Summertime is garden time in our family: fireflies and fairies live in the garden. We go out to the garden to pick tomatoes for salads and mint for mohitos, to lounge and drink cold home-brewed beer on warm evenings, to watch the bluejays and cardinals and finches and woodpeckers. The girls are learning to identify the flowers and birds; they pick fistfuls of pansies and Sweet William and we fill tiny vases and shotglasses for centerpieces at the kitchen table and their picnic table.
I started gardening in Iowa, the summer I moved into the adorable shack. While the tiny house was less than ideal in severe weather, it had a pretty (if neglected) perennial garden with an old-fashioned climbing rose, and a large space for a vegetable garden. I had almost zero experience gardening. My mom plants loads of pretty annuals every spring, sometimes she grew tomatoes in pots on the deck, and one year as part of a school science project we grew tomatoes from seeds that had been in space. But the Iowa garden was the first space that was really my own, and it was Iowa, after all: didn’t corn basically leap out of the earth in Iowa? Surely not much expertise would be needed to grow a few tomato plants in such rich, Midwestern earth.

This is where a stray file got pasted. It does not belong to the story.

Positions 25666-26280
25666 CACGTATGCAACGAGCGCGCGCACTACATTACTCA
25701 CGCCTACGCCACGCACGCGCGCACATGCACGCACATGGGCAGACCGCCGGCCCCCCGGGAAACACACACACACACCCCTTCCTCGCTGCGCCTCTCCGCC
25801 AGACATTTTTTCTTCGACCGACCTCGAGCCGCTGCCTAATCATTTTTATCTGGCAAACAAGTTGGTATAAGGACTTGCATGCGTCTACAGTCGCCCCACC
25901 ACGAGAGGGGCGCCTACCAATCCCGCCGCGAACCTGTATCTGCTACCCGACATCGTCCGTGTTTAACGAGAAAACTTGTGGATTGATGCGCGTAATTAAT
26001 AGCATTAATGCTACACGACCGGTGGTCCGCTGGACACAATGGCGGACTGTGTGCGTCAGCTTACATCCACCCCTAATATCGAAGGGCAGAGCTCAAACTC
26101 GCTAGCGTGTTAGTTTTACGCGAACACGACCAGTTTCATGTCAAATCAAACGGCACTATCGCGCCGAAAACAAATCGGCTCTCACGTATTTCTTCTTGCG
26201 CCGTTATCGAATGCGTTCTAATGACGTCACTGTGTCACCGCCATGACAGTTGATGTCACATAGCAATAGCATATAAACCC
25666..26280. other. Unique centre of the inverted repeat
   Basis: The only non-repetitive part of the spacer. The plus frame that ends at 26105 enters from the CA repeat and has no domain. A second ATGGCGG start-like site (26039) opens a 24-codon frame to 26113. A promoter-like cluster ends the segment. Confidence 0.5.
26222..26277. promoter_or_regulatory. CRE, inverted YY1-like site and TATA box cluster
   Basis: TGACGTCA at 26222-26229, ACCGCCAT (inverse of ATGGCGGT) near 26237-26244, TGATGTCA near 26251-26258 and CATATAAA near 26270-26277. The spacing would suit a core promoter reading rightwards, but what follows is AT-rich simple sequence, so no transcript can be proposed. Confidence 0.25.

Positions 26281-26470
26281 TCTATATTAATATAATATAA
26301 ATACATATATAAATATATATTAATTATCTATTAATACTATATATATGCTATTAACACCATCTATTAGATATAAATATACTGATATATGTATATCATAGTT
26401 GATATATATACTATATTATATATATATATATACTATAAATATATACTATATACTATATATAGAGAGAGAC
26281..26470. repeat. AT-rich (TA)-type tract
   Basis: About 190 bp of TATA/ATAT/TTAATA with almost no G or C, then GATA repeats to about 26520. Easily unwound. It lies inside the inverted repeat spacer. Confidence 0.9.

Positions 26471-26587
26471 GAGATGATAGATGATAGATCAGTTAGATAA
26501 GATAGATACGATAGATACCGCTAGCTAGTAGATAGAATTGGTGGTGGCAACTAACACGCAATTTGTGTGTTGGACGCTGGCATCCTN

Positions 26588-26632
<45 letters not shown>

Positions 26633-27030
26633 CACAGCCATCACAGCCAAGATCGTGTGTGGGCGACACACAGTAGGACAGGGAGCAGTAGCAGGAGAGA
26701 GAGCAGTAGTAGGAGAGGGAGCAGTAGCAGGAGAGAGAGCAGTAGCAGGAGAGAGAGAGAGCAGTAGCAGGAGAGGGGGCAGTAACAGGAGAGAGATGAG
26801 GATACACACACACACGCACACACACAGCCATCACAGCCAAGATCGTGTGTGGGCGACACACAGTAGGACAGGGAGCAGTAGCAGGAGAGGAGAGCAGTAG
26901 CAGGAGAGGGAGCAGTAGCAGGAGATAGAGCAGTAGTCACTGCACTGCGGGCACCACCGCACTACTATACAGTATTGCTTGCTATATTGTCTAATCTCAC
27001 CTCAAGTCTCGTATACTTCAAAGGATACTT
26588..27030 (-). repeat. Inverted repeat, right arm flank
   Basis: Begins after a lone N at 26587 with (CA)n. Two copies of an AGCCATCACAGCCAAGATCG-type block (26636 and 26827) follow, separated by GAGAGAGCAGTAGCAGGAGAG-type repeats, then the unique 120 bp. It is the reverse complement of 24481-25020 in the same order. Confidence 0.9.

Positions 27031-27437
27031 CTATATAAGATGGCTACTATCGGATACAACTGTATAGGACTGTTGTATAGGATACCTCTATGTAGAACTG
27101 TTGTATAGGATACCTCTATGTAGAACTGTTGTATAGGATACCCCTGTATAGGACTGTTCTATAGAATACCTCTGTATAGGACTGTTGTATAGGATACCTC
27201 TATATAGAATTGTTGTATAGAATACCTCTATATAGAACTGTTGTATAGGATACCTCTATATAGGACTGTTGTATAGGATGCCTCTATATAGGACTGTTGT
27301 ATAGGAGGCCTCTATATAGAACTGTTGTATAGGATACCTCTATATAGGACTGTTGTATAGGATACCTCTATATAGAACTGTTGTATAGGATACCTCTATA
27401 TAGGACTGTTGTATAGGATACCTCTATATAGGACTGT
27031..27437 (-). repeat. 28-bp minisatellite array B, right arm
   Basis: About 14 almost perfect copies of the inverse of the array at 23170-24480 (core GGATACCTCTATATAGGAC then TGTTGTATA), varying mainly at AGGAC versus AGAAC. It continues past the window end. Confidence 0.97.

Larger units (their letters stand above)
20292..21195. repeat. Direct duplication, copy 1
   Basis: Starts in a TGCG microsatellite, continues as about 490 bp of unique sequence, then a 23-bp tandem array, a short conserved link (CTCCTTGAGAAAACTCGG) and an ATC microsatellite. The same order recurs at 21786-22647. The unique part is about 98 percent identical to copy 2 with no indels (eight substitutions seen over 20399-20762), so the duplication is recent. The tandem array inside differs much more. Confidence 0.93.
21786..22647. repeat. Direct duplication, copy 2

This may have been my only assumption about Iowa that was absolutely correct: our gardens there were gorgeous, lush, with enormous tomatoes and fabulous lettuces and overflowing containers of pretty annuals. When T and I began house shopping after moving back to Michigan, we were hooked: space to garden was a must. Our gardens here have been through a variety of reincarnations; the latest version includes the fairy garden, of course, and a sitting area nestled in between raised beds with trellises for hops. My gardening style tends toward what I might call “crowded cottage garden:” I like my plants tucked in close to one another, leaves and blossoms overlapping.
I thought it would be fun to chronicle summer in the garden—here’s what’s blooming today: (photos after the jump)